Modular: My Favorite “Do It Yourself” Products for Roleplaying Games

Wednesday, March 14th, 2018 | Posted by Gabe Dybing

MERPThose who know me a little more than as an infrequent contributor to Black Gate Magazine might be aware that I once aspired to be a writer of fantasy stories and novels, even publishing (for a short time but longer than average life expectancy) a small press magazine with co-editor and lifelong friend Nick Ozment. A few years into my forties, however, roleplaying games have utterly subsumed my creative life. I’m currently gamemastering four games: my home game, the very first roleplaying game I ever ran in my young life, Middle-Earth Role Playing (MERP); another MERP game, this one using full Rolemaster rules (2nd edition), via play-by-post (PbP) in a G+ community; and two Modiphius Conan 2d20 games, one via PbP in a G+ community and one (same format) in a Facebook group. This last one is being conducted with Bob Byrne and Martin and Xander Page and is the subject of a new Modular series helmed by Mr. Byrne. In preparing my observations on Modiphius’s licensed Conan property, I have been thinking deeply about various… I suppose I shall call them “styles” of play. Using what I consider two fairly representative rules sets of what I mean by play “styles,” I have done a pretty extensive breakdown here. I expect I also shall have occasion to write about different styles of play in the midst of my experience with the 2d20 playtest. Right now, though, I want to talk about what can be termed the OSR (Old School Revival) — perhaps more accurately referred to as DIY (Do It Yourself) — resources that I most appreciate and are the most often used in my MERP games. Specifically, these resources help me come up with content and develop my fantasy world.

There are a number of “adventure generators” — perhaps more accurately described as “idea machines” — out there. I’m sure all of them are fantastic. You can download one for free from Astonishing Swordsmen & Sorcerers of Hyperborea at its website Hyperborea.tv. Nearly all of the products and producers that I’m going to mention in this article offer one. Even Conan 2d20 has one, though the focus of that generator, due to the nature of play that Conan encourages, is a bit different, and I expect I will analyze this at length when I get to that portion of the official playtest series. These “adventure generators” almost certainly are evolved from the “story creators” that Ozment once told me that the early pulp writers used, sometimes flicking spinners rather than throwing dice. Hey, modern GMs are under almost the same kind of pressure as those pulp writers were, though instead of needing to churn out words for pennies to put meat on the table they need to come up with an idea quick, tonight, before the players come over expecting to be wowed and entertained. Pre-made modules can do the same thing, of course, but they have to be studied first, details have to be remembered, and sometimes they just don’t work with the ongoing campaign in the way that a few randomly generated elements can result in truly inspired serendipity. All of the products I’m about to profile I own and use in PDF.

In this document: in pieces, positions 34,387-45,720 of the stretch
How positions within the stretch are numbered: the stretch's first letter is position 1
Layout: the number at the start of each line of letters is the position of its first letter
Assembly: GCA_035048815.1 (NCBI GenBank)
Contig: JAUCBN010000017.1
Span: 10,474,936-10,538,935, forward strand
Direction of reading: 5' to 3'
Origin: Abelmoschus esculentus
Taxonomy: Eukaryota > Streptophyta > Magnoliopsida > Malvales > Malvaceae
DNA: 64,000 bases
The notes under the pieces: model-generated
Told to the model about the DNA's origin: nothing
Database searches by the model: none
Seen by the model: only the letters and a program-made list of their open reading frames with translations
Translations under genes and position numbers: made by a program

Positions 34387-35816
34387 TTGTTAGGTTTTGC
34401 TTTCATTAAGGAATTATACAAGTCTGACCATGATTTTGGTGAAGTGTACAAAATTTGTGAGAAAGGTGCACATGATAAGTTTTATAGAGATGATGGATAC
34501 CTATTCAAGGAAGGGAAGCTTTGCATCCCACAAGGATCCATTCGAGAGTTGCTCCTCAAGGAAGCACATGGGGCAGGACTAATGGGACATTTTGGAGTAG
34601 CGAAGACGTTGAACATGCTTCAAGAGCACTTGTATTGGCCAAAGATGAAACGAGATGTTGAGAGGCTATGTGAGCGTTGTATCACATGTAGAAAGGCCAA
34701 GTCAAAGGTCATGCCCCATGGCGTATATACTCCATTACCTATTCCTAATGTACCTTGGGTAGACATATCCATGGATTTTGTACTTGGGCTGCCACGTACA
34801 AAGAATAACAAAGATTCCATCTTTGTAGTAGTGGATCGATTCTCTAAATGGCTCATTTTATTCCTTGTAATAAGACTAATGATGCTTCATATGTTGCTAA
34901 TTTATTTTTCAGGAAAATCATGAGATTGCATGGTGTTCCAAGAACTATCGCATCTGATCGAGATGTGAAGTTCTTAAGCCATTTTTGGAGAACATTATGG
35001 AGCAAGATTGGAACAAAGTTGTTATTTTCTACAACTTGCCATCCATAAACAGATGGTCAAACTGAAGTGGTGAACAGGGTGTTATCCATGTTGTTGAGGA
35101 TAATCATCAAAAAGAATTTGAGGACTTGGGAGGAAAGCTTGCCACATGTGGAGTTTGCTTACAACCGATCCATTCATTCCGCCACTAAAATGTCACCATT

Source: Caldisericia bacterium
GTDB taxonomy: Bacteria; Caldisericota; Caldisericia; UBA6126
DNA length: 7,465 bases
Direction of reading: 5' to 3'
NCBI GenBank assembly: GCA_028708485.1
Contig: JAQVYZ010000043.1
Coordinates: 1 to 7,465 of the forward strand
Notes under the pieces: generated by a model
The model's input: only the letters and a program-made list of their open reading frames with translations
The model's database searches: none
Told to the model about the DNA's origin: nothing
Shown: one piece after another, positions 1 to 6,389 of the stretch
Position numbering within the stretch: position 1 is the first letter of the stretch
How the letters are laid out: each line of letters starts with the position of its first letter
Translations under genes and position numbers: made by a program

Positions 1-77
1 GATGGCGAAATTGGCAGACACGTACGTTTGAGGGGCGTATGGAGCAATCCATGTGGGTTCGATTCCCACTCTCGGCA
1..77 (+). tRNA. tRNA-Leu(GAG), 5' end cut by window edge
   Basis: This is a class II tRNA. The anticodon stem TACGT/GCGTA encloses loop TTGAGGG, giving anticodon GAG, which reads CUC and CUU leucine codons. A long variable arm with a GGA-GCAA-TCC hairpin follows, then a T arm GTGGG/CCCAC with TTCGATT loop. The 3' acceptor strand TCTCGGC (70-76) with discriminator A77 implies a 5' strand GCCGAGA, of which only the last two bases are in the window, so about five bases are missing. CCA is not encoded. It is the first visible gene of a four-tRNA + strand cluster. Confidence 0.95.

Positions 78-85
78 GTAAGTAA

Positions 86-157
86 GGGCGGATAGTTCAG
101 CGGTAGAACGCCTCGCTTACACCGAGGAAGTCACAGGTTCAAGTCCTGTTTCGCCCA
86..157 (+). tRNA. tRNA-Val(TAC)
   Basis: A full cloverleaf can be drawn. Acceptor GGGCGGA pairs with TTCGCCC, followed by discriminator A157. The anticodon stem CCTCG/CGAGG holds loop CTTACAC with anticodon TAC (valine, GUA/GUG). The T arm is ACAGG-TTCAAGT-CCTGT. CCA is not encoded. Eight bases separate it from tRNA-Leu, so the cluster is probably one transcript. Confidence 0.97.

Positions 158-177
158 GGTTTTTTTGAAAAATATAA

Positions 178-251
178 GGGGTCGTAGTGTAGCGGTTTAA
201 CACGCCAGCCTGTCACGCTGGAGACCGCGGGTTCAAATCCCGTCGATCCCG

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Modular: Take Command of Star Trek Adventures

Monday, March 12th, 2018 | Posted by Andrew Zimmerman Jones

Star-Trek-The-Command-Division-Cover-No-LogosFans love Star Trek for different reasons, and when a fan moves into gaming within the Star Trek universe, those reasons usually inform the type of character they want to emphasize in their games. Do they want to be, like Spock or Data, the science officer who can coolly reason through any problem that comes up? Do they want to be the medical officer who saves lives while chaos erupts around them? The security officer who goes hand-to-hand with a Klingon warrior? The engineer who can make any technological miracle into reality? The hotshot pilot who can maneuver through any cluster of asteroids? Or the Captain of a starship, in charge of herding together all of these elements as they explore the distant unknown regions of space?

A handful of games have been versatile enough to cater to all of these types of fans. The video game Star Trek Online just celebrated its 8th anniversary, and it has a diverse style that allows easily for group or solo play, where players can create characters and take missions that interest them. There are missions that are mostly story-driven diplomatic missions, and some that are primarily about shooting the bad guys, either on ground away missions or in starship combat.

Last August, at GenCon, Modiphius Entertainment released the public version of their tabletop roleplaying game Star Trek Adventures. I’ve been running a group through since December 2016, when the game came out in a public playtest, and have been really pleased with it through all of the transformations into the official release. The system does a great job of allowing for diverse characters and capturing the feel of an episode of whichever Star Trek series is your cup of tea. (Earl Grey, hot, of course.)

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Modular: Conan’s Adventuring in an Age Undreamed of

Saturday, March 10th, 2018 | Posted by Bob Byrne

Conan Adventures in an Age Undreamed Of-smallAnd so begins a Play by Post in the world of Conan!

OPENING SCENE

Vultures spiral above the battlefield. Blood soaks into the rocky ground from hundreds of dying men and their horses, a grim reminder from the desperate hours prior.

For those who fought and died, the battle was as purposeless as any. Prince Satabus of Khoraja was tricked into bringing an army to aid King Ulam-Khala of Akbitana in a war against his cousin, King Nezurab of Shumir, another of Shem’s eastern city-states. So confident of the outcome was Satabus that… he brought with him his bride-to-be, a Stygian noblewoman named Neferet, along with her closest handmaiden.

With them also was a small delegation — envoys and court officials. They bore princely gifts to cement the deep and everlasting friendship with Khoraja and Akbitana: a chest containing fistfuls of gems; urns of precious oil; bolts of Turanian and Khitan silks and other fine cloth; ingots of precious metal; and measures of rare and fragrant wood… a sumptuous collection of finery befitting a royal visit.